A Georgia plan to eliminate the state’s use of the Obamacare insurance market is on hold after the federal government agreed to the Peach State’s request to delay review of the proposal.
The Departments of Health and Human Services and Treasury deemed only the first phase of the state’s plan complete on Thursday and agreed to delay the state’s second, boldest phase.
The first phase proposes a reinsurance program that would start in 2021. A reinsurance program provides payments to insurers to offset the costs of enrollees with big medical claims and enables insurers to lower premiums.
Georgia plans to use a combination of federal pass-through funds and state general funds for the program. Federal pass-through funds are funds the state collects for saving the federal government money.
The agencies have 180 days to approve or deny this phase once it’s deemed complete. The agencies said they will accept public comment on the first phase of the plan through March 7.
In the second phase, Georgia is seeking federal approval to overhaul federal subsidies for the individual market and have residents shop around for coverage with private insurance companies rather than access the federal exchange starting in 2022.
The federal government also asked the state for information on changes in employers’ behavior if the proposal was approved; whether Georgia would reconcile state subsidies to reflect actual income levels for the year; and to provide data on ages, health expenses, and health insurance status of people in Georgia who would be affected, as well as the number of employers and employees impacted.
Georgia is not planning to create a new exchange to replace the one-stop shopping experience residents get now through HealthCare.gov. Instead, residents would use commercial market web brokers or buy directly from carriers, making the state the first to be exempted from using the federal exchange.
The state says its plan is designed to reduce premiums, increase coverage, and promote a more competitive private insurance marketplace.
“Through this proposal, Georgians will have access to more insurance options—not currently offered on Healthcare.gov—that cover those with pre-existing conditions,” Georgia Gov. Brian Kemp (R) said in a November op-ed.
However, health policy experts fear the number of uninsured people in the state would rise under the proposal and those who purchase coverage could wind up with less comprehensive plans or pay more in premiums.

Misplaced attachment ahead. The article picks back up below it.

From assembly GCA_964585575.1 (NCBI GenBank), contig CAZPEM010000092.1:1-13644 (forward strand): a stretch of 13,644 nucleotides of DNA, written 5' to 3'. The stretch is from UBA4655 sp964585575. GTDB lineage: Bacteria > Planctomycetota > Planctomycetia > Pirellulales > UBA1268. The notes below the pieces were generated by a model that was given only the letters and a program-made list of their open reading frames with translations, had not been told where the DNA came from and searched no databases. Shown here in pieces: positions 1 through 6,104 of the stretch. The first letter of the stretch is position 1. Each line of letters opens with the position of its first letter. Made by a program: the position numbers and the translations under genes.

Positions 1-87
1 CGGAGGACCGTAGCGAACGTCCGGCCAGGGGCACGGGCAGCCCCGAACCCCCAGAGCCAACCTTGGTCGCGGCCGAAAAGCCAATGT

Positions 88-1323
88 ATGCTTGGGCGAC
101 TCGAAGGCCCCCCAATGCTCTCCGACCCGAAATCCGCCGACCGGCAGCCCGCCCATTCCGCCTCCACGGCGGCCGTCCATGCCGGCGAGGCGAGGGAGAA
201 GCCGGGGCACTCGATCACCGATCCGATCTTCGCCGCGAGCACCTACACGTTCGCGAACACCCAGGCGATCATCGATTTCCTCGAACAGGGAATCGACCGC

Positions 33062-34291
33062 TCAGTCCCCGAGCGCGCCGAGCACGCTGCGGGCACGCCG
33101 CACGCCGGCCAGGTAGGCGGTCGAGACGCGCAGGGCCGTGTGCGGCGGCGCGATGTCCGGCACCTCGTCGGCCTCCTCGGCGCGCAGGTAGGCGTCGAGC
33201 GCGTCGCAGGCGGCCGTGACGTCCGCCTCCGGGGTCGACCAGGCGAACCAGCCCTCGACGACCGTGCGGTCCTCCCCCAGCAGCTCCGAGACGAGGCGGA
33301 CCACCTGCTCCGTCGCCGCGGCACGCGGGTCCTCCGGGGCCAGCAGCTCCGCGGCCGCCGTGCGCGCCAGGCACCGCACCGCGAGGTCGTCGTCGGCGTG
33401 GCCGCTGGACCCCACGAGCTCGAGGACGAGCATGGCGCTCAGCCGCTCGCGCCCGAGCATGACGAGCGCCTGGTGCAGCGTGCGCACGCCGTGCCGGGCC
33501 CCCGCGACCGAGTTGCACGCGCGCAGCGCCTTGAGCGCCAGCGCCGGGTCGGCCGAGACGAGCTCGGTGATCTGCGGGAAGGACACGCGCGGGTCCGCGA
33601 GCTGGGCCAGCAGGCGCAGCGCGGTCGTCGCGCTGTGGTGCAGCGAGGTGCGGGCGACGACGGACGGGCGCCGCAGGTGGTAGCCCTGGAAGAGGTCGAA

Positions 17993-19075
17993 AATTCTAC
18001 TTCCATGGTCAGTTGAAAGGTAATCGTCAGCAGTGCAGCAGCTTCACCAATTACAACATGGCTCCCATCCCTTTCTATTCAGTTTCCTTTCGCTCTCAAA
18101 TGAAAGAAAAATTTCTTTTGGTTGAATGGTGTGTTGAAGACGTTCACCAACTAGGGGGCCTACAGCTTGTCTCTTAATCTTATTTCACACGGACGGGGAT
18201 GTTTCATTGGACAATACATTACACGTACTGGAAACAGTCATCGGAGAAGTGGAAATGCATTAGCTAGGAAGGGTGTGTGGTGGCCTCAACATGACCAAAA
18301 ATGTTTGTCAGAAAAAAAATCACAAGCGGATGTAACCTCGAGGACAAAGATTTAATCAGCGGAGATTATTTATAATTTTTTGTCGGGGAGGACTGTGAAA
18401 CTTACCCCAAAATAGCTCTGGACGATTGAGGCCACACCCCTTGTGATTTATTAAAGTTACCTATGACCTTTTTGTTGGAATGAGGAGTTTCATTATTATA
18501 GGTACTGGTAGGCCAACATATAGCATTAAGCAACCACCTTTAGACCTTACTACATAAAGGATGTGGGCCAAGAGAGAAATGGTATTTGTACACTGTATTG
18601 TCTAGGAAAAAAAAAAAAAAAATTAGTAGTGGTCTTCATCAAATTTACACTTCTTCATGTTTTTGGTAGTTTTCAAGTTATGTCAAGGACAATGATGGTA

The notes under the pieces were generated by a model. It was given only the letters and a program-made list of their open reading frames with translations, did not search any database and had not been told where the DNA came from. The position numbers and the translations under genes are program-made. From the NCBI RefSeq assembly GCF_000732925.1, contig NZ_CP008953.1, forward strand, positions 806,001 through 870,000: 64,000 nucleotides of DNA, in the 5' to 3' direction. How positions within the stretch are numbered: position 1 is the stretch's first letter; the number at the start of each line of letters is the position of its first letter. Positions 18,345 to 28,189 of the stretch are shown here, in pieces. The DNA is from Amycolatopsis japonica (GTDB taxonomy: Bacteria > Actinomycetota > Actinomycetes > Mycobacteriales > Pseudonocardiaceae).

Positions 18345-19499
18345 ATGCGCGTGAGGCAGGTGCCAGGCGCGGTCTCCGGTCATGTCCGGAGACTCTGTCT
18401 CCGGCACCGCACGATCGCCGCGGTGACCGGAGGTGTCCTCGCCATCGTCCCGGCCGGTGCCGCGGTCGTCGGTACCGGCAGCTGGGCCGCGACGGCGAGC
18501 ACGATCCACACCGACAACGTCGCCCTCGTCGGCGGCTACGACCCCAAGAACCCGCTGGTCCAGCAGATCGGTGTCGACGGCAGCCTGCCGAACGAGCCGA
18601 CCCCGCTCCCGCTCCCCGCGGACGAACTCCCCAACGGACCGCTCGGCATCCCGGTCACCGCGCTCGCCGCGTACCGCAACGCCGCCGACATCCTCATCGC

The state would receive a set amount of federal funding for subsidies for its residents, based on Treasury Department estimates of what the federal government would have spent under the existing system, the Center on Budget and Policy Priorities (CBPP) said in a report on the plan. The Washington nonprofit bills itself as a nonpartisan think tank that analyzes the impact of federal and state government budget policies. Georgia would determine who is eligible for state-based subsidies.
The state would make up the difference, but would cap the amount it would spends on both the reinsurance program and the state subsidies provided under the Georgia Access model at $255 million for plan year 2022. That cap would be evaluated yearly throughout the period of the waiver, the proposal said.
Critics worry Georgians will get confused by having to go to multiple vendors to figure out what their options are for health insurance.
“Many people get confused by that amount of shopping and don’t enroll at all,” Tara Straw, a senior health policy analyst at the CBPP, said. “Georgia thinks it’s good to have increased choice but if [consumers] can’t see an apples-to-apples comparison of plans, it’s easy to fall into a plan that’s not the right fit for them.”
‘Flaws So Severe’
If the HHS approves this proposal, its decision would likely face legal challenges, health policy experts at the CBPP and the Brookings Institution said.
To qualify for a waiver from the requirements of the ACA, the state coverage must be as affordable and as comprehensive as federal coverage, it has to cover as many people, and it can’t add to the deficit, said Christen Linke Young, a fellow at USC-Brookings Schaeffer Initiative for Health Policy, told reporters on a call Jan. 23 with the CBPP.
“Georgia’s waiver fails to satisfy some of these guardrails, which means the federal government simply doesn’t have authority to approve the waiver and if they did try to approve it, then everyone involved should expect to wind up in court,” she said.
The ACA also requires waiver proposals to have a detailed economic and actuarial analysis that includes information on how the proposal is expected to affect coverage and the federal budget.
“Georgia’s waiver includes such an analysis, but it has flaws so severe that is cannot support waiver approval,” Jason Levitis, a nonresident fellow at the USC-Brookings Schaeffer Initiative for Health Policy, said on the call.
The analysis fails to consider the cost of major components of the waiver—like lost federal revenue—and includes analytical assumptions that are either unfounded or implausible, he said, noting the waiver’s assumption that 25 additional people will enroll in coverage.